Jascha Sohl-Dickstein is a senior staff research scientist in Google Brain, and leads a research team with interests spanning machine learning, physics, and neuroscience. Recent projects have focused on theory of overparameterized neural networks, meta-training of learned optimizers, and understanding the capabilities of large language models. Jascha was previously a visiting scholar in Surya Ganguli’s lab at Stanford, and an academic resident at Khan Academy. He earned his PhD in 2012 in Bruno Olshausen’s lab in the Redwood Center for Theoretical Neuroscience at UC Berkeley. Prior to his PhD, he spent several years working for NASA on the Mars Exploration Rover mission.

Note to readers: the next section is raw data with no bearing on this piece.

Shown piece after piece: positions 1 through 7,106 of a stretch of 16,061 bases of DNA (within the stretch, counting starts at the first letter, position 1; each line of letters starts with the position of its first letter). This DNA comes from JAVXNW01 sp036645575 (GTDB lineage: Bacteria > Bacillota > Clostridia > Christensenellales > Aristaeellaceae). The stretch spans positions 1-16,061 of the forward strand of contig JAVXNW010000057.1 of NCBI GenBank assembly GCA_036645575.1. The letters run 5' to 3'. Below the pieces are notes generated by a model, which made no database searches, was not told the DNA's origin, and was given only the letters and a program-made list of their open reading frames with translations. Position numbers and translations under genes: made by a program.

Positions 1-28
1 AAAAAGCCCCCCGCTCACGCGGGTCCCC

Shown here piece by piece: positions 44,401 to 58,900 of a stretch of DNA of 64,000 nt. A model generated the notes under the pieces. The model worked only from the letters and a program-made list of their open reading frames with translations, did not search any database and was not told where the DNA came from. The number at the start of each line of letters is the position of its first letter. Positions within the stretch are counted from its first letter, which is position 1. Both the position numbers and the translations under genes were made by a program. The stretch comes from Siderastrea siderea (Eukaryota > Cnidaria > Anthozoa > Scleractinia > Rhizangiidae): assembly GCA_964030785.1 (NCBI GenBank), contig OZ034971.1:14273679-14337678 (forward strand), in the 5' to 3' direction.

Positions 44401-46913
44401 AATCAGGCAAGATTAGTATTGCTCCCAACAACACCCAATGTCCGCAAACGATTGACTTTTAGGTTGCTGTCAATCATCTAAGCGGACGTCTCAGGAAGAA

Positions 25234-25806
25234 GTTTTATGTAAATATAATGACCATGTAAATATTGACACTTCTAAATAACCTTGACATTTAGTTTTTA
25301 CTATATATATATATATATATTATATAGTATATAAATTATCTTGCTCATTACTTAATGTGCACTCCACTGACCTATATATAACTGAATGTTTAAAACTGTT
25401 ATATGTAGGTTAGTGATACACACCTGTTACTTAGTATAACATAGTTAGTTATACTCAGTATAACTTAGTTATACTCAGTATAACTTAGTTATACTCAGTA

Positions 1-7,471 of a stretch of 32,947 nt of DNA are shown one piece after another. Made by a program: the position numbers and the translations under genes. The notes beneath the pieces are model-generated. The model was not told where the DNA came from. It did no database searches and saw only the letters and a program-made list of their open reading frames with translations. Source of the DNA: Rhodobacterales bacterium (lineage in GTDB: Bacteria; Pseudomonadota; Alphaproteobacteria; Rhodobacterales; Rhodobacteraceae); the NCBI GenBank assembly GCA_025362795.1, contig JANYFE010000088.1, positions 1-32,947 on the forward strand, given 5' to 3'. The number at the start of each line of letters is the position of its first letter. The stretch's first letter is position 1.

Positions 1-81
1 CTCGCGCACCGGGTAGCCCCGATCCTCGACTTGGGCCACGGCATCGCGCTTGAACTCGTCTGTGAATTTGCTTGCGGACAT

The success of deep learning has hinged on learned functions dramatically outperforming hand-designed functions for many tasks. However, we still train models using hand designed optimizers acting on hand designed loss functions. Jascha will argue that these hand designed components are typically mismatched to the desired behavior, and that we can expect meta-learned optimizers to perform much better. He will discuss the challenges and pathologies that make meta-training learned optimizers difficult. These include: chaotic and high variance meta-loss landscapes; extreme computational costs for meta-training; lack of comprehensive meta-training datasets; challenges designing learned optimizers with the right inductive biases; challenges interpreting the method of action of learned optimizers. I will share solutions to some of these challenges. He will show experimental results where learned optimizers outperform hand-designed optimizers in several contexts. Jascha will discuss novel capabilities that can be achieved by meta-training learned optimizers to target downstream performance rather than training loss. He will end with a demo of an open source JAX library for training, testing, and applying learned optimizers.


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